SA police tackle licensing problems


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A new computer system is causing delays and ‘losing’ shooters’ documents, according to South Australian police, who say they are working on fixing the problems.

In a meeting last week with the Sporting Shooters Association of Australia’s South Australian branch, senior officers of the police firearms branch, including Chief Inspector Ralphs, acknowledged the problems shooters are currently encountering.

“There are issues with the new system but SAPOL [SA police] are working through them and are quite open and willing to talk to us about them,” SSAA SA president David McCarthy told members.

He told Sporting Shooter that the SSAA was able to point out some issues that the police were not yet aware of.

In fact, Mr McCarthy had encountered licensing problems first hand, so could demonstrate to the police some of the things shooters were concerned about.

“They were really good and happy to listen, and took the criticism,” he said.

SAPOL’s new system, introduced last December, requires all incoming documents to be scanned into the computer system, but staff familiarity, handwriting clarity and stringent search criteria are among reasons it is not working well. The initial change-over to the new system caused a large backlog to develop in January and February.

The SSAA was told paperwork may appear to be lost when it has been entered into the system but an officer does not accurately enter the words or phrases needed to search for it.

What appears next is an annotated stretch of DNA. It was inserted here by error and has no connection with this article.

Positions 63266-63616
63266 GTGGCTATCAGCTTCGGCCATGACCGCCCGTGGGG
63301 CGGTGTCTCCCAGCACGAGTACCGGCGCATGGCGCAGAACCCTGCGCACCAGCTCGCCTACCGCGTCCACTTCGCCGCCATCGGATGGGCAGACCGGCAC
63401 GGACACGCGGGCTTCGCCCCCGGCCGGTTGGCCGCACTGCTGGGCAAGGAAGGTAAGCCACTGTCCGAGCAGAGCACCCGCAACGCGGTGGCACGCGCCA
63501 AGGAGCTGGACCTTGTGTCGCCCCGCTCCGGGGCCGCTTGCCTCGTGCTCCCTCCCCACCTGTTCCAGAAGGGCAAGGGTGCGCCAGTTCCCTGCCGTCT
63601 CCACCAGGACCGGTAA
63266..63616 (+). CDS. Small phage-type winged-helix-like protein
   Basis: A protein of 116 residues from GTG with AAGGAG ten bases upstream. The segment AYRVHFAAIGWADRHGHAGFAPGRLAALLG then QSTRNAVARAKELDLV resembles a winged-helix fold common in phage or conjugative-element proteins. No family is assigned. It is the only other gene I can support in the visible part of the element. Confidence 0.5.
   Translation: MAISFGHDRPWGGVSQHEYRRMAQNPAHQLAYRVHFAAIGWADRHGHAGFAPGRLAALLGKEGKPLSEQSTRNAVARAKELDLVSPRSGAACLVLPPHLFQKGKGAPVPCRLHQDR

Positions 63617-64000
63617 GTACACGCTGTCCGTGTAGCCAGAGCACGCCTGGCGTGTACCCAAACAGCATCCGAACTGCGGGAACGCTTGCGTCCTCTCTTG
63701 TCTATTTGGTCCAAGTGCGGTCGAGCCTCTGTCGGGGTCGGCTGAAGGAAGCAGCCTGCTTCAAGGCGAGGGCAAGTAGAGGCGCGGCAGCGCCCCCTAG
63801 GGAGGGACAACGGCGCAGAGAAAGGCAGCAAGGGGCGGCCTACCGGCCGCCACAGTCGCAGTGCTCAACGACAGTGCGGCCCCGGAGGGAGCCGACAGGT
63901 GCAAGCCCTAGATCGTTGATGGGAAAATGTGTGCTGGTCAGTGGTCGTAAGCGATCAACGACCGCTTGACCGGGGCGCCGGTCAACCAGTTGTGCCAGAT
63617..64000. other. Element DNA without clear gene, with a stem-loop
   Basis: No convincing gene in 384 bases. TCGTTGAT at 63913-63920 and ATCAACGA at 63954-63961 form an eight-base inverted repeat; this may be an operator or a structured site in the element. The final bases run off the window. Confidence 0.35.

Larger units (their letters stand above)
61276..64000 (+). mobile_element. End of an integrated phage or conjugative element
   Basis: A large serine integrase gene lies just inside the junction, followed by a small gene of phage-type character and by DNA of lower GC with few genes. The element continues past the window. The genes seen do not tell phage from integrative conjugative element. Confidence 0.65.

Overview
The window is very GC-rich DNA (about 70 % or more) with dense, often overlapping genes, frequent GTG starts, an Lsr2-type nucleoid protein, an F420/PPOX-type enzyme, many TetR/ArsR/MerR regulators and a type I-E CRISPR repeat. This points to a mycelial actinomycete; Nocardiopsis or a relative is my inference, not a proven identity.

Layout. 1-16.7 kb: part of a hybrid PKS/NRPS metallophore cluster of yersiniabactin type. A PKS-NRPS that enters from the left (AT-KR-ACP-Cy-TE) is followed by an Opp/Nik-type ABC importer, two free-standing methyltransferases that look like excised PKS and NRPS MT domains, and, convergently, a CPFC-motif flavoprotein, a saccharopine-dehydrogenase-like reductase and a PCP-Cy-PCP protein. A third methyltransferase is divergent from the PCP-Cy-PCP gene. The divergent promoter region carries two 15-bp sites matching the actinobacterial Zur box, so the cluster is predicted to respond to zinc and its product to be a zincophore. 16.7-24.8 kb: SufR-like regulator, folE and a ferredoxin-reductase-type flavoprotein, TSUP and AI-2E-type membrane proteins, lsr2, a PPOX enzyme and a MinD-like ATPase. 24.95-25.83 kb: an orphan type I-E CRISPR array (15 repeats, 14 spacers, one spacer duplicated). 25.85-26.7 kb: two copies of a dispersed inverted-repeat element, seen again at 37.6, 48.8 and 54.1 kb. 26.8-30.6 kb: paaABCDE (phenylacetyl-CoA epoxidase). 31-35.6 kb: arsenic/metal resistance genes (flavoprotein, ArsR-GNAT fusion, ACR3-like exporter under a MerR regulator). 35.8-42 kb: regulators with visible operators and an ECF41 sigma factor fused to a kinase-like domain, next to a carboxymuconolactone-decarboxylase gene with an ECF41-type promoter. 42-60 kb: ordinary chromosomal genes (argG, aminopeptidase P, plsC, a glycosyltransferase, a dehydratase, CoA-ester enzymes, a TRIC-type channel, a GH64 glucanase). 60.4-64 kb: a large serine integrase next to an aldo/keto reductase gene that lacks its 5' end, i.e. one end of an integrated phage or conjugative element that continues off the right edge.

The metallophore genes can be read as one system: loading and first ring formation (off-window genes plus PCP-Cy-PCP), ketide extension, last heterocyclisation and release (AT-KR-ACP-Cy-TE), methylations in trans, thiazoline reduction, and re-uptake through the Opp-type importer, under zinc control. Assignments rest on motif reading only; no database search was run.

Delays have occurred when scanning fails because of the quality of handwriting on a shooter’s original form, which would then be put aside until the information can be manually entered into the system.

Police reminded shooters that even if everything went to plan for a new licence application, the background checking process can still take six to eight weeks.

Shooters have had interim licences expire before their photographic licence is issued, but Chief Inspector Ralphs told the SSAA SAPOL would not penalise shooters as a result of these delays.

“Chief Inspector Ralphs assured us that if you have paid your money, have your interim licence you would not have any issues with SAPOL,” Mr McCarthy said. “He also suggested that you continue to carry your expired photographic licence with you until you receive your new one.”

Police said it was not yet possible to implement an online system for licensing but that they intended to make this happen in the future.

A full summary of the SSAA SA’s meeting with SAPOL is on the branch website.


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Mick Matheson

Mick grew up with guns and journalism, and has included both in his career. A life-long hunter, he has long-distant military experience and holds licence categories A, B and H. In the glory days of print media, he edited six national magazines in total, and has written about, photographed and filmed firearms and hunting for more than 15 years.

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